Carbon-based nanoporous materials for hydrogen storage

Research output: ThesisDoctoral Thesis

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Abstract

Resolving the challenge of hydrogen storage is considered the last frontier towards the transition to a worldwide energy network in which hydrogen can be used as an efficient and carbon-free energy carrier. The technical difficulties of storing hydrogen efficiently in a compressed gas or cryogenic liquid form have directed the global scientific community on investigating solid materials with the ability to physically or chemically bind hydrogen and then reversibly release it by varying the operating temperature and pressure. Physical adsorption is one of the most attractive methods of storing hydrogen in porous materials with large specific areas and pore volumes as well as nanometer-sized pore widths, as it reduces significantly the large volume occupied by gaseous hydrogen, is completely reversible and allows fast adsorption/desorption kinetics. In this thesis, a large variety of carbon-based and hybrid materials, including carbon nanotubes, graphene oxide sponges and foams, few-layer graphene flakes, activated carbon cloths and metal-organic frameworks, were systematically studied for their hydrogen adsorption performance under compression both at cryogenic and ambient temperatures. Porosity-related structural features, such as the pore size distribution and the average pore size, seem to critically influence the hydrogen adsorption behavior of these materials.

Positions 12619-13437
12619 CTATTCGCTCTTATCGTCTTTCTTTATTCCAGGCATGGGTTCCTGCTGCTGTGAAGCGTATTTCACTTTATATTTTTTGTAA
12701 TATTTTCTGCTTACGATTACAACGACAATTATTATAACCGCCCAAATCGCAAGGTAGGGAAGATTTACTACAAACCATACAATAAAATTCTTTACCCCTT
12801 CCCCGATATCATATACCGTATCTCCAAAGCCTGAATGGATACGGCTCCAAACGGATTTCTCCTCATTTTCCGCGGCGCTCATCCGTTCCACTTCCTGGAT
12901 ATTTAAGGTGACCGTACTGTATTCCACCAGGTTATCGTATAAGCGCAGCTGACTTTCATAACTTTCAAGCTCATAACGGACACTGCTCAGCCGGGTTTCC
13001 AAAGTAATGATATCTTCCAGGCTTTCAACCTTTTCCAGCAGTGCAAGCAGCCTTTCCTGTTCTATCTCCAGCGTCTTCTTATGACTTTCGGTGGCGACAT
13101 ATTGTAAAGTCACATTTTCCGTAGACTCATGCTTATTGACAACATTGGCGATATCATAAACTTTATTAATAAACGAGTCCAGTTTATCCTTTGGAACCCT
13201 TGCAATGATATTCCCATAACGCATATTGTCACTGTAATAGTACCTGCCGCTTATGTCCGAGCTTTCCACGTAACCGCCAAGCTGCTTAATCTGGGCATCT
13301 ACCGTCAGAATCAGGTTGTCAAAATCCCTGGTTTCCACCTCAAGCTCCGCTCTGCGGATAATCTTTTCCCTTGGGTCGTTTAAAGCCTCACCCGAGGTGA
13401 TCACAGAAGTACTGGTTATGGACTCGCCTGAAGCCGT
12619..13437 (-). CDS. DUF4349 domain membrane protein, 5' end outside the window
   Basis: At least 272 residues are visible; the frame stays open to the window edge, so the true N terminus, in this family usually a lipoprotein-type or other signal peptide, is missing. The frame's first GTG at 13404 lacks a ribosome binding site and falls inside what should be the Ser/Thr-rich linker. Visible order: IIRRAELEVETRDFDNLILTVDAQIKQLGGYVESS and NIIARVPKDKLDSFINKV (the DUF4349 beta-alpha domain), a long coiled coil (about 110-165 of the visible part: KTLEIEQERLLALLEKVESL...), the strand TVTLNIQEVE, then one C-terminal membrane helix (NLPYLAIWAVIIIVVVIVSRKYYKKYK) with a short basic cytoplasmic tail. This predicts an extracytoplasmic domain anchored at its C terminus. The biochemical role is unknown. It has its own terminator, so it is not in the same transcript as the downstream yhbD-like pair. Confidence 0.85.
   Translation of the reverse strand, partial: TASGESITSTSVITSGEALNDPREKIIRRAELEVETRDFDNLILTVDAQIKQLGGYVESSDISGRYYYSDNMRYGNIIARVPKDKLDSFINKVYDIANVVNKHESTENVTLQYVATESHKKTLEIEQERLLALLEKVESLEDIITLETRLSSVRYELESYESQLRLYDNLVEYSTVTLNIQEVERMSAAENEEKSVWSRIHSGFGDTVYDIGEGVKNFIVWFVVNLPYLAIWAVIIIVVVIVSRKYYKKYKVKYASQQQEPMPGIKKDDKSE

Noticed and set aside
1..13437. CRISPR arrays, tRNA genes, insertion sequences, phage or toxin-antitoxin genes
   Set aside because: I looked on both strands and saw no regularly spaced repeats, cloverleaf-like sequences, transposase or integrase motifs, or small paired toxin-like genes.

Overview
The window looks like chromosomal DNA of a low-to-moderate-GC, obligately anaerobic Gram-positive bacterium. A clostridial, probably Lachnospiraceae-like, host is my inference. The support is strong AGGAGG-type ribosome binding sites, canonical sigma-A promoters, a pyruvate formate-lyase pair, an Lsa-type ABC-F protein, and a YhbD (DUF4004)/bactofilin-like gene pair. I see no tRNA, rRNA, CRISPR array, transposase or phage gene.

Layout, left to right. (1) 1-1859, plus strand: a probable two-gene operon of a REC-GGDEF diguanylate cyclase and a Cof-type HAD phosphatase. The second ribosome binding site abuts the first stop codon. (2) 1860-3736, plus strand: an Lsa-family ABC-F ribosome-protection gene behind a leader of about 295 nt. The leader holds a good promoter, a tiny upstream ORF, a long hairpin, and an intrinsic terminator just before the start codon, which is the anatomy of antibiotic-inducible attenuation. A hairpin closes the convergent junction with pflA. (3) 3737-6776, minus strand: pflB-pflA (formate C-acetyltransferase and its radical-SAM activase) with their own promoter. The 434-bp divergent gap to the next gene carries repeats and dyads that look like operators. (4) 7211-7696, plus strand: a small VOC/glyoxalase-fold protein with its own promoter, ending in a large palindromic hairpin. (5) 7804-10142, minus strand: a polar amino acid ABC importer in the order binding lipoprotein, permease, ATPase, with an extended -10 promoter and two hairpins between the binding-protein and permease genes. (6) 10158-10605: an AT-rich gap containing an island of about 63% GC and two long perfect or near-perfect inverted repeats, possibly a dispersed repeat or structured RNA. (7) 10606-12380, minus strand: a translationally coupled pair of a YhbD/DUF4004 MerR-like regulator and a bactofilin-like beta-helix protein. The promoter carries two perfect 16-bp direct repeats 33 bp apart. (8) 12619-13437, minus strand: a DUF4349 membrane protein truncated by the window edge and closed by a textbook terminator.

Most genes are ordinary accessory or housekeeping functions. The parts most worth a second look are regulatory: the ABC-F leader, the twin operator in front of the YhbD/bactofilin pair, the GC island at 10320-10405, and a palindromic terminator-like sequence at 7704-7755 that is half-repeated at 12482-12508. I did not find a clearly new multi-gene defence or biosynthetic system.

Translated title of the contributionKohlenstoffbasierte nanoporöse Materialien für die Wasserstoffspeicherung
Original languageEnglish
QualificationDr.mont.
Awarding Institution
  • Montanuniversität
Supervisors/Advisors
  • Mitterer, Christian, Assessor A (internal)
  • Rebholz, Claus, Assessor B (external), External person
Publication statusPublished - 2017

Bibliographical note

embargoed until null

Keywords

  • nanoporous carbon-based materials
  • hydrogen storage
  • physical adsorption
  • porosity
  • carbon nanotubes
  • graphene
  • graphene oxide
  • activated carbons
  • metal-organic frameworks

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